The resurgence of the worst invasion of desert locusts in Ethiopia’s history is raising hunger levels amidst continued conflict in the Tigray region and the COVID-19 pandemic, where Ethiopia faces the highest number of cases in the Horn of Africa, says International Rescue Committee (IRC).
At least 1 million Ethiopians have suffered crop losses due to the locust outbreaks and the loss of crops and animal pasture has contributed to 11 million Ethiopians being forecast to go hungry in the first half of 2021. Children are especially vulnerable. The International Rescue Committee (IRC) is calling for unfettered, impartial access to affected populations and increased support in the fight against locusts for already vulnerable population battles increasing food insecurity.
“The resurgence of locusts in Ethiopia is raising hunger levels both within Ethiopia, the epicenter of the largest such outbreak in decades, and in the larger Eastern African region. Locusts have caused many farmers within the region to lose their crops as well as pasture for their animals,” said George Readings, IRC Lead crisis analyst.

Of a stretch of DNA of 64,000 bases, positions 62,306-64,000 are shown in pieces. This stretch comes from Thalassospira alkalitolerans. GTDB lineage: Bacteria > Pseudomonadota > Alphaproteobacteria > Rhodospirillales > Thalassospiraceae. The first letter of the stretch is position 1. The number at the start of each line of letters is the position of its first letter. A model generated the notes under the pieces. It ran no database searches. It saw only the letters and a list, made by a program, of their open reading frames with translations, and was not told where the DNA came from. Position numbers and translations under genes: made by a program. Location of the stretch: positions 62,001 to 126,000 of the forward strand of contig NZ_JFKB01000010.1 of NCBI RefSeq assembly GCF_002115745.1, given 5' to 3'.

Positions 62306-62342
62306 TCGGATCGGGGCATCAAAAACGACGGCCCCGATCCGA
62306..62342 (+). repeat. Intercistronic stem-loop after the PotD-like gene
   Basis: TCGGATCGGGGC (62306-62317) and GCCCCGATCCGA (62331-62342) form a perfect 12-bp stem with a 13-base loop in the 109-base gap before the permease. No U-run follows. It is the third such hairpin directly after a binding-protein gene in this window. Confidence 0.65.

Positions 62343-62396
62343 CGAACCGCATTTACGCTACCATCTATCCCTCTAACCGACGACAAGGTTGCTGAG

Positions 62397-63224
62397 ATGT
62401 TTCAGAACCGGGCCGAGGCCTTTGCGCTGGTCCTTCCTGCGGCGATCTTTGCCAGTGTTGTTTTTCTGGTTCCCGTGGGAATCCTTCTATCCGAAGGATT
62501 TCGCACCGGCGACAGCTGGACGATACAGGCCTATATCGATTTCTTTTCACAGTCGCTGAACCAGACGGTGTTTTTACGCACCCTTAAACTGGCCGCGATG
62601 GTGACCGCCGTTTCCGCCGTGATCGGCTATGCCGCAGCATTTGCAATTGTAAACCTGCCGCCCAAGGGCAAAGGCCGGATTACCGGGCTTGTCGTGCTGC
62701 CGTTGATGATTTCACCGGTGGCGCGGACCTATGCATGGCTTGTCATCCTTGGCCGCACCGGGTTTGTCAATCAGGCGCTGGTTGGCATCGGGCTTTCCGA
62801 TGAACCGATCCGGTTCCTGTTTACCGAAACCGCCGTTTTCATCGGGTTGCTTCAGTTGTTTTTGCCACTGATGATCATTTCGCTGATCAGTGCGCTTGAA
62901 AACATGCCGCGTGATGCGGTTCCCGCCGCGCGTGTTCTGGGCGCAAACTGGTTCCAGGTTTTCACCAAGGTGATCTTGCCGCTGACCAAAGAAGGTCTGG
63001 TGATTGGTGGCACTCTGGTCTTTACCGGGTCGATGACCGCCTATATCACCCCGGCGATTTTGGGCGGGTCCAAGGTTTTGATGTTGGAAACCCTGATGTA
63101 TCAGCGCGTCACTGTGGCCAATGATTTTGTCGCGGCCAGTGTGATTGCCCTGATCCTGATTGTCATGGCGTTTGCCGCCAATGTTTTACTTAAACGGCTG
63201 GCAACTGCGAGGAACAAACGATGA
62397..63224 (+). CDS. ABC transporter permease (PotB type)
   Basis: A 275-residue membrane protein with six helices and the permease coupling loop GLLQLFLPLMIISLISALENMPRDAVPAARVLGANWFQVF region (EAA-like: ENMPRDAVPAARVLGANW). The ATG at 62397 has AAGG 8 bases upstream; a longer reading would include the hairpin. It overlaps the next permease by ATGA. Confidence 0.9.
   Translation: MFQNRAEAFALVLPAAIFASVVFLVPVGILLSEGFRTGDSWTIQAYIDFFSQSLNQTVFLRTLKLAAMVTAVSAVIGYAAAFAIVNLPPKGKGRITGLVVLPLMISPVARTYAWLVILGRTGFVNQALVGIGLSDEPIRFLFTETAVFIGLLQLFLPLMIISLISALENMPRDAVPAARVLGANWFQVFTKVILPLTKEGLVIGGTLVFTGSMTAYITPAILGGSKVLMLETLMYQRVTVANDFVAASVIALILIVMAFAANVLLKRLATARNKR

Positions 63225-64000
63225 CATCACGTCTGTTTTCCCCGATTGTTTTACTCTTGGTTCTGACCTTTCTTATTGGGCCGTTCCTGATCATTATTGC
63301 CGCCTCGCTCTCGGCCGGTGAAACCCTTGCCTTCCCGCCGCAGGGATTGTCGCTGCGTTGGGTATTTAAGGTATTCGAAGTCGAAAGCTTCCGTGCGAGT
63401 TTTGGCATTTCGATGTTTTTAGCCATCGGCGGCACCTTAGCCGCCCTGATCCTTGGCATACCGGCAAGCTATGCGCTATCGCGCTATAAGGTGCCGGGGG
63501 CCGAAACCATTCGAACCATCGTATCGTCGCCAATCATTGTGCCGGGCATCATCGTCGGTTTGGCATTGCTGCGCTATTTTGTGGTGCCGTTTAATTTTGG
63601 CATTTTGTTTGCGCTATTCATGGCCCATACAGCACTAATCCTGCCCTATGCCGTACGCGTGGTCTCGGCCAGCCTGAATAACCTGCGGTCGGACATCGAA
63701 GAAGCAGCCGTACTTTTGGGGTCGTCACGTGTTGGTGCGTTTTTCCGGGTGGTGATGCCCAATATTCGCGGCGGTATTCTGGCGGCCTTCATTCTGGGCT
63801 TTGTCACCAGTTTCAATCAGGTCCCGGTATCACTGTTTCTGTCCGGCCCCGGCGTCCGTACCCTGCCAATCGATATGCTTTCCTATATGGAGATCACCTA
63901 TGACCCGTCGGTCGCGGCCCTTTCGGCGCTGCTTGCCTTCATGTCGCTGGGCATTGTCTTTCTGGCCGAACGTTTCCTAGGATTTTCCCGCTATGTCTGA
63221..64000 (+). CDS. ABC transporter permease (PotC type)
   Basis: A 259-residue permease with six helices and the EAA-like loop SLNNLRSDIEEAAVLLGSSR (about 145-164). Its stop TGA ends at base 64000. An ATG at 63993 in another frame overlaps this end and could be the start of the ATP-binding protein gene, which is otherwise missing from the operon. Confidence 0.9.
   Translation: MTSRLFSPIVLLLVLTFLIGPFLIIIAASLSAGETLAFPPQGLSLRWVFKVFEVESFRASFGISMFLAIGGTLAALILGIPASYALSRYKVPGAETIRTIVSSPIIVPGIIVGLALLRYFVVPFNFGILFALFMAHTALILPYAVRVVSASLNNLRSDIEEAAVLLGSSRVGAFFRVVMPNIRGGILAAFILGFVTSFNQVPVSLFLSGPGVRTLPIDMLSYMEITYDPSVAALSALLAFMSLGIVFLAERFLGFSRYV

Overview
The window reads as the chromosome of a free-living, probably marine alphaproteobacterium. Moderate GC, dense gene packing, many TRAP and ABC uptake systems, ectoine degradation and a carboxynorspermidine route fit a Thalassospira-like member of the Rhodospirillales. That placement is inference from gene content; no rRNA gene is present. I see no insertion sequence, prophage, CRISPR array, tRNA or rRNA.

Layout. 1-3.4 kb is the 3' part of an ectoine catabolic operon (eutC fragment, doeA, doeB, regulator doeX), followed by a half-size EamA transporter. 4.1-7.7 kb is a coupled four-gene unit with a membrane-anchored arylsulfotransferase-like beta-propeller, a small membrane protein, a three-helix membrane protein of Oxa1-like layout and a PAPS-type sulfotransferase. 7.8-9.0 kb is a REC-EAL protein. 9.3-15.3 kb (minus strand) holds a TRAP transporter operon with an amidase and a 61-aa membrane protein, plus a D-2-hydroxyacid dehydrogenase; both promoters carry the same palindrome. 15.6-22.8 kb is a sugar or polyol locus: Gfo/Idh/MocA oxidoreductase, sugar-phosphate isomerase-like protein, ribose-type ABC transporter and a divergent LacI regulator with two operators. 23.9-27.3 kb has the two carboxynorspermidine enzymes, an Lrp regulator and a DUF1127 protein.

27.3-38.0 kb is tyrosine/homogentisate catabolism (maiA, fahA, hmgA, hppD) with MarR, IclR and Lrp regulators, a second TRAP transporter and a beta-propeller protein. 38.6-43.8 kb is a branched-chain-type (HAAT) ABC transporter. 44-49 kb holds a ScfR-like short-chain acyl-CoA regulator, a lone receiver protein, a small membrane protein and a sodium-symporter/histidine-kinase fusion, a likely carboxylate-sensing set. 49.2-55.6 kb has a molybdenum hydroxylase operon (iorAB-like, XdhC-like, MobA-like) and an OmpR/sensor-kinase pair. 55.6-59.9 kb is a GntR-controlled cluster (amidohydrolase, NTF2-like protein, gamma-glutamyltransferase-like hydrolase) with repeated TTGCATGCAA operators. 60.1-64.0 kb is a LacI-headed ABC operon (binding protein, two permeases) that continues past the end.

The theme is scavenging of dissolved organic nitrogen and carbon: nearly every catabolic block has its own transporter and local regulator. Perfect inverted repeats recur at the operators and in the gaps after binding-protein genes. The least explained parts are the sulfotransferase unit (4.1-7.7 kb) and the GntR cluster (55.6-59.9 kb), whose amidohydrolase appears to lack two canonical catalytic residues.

“Unusually good summer rains led to numerous new swarms forming in October and this resurgence will further increase food insecurity in the region. Children are particularly affected; the number of children admitted to health facilities for Severe Acute Malnutrition already reached record levels in 2020.”
“The conflict in the country’s Tigray region is making it more difficult to proceed with efforts to control the locust invasion whilst also restricting access for humanitarians to support the most vulnerable in the country where 21.3 million people are in need of humanitarian aid. The economic downturn from the COVID-19 pandemic and related restrictions have left many unable to afford or access food. Efforts to control the locust swarms are underway. With more funding, IRC can scale up support for Ethiopians facing hunger as well as continue the fight against the locust invasion.”
Following multiple humanitarian shocks over the last year, Ethiopia appears amongst the top 5 emergencies to watch in 2021 in IRC’s Emergency Watchlist. The IRC is calling for a halt to the fighting, respect for International Humanitarian Law including unfettered and impartial access for humanitarians to deliver life-saving assistance and freedom of movement for refugees and other populations in need to access aid and services.
The IRC has been working in Ethiopia since 1999 implementing emergency and development work in rural communities and 21 refugee camps, reaching clients through programs in environmental health, health, education, child protection, economic recovery and development, and women’s protection and empowerment in six regions across the country.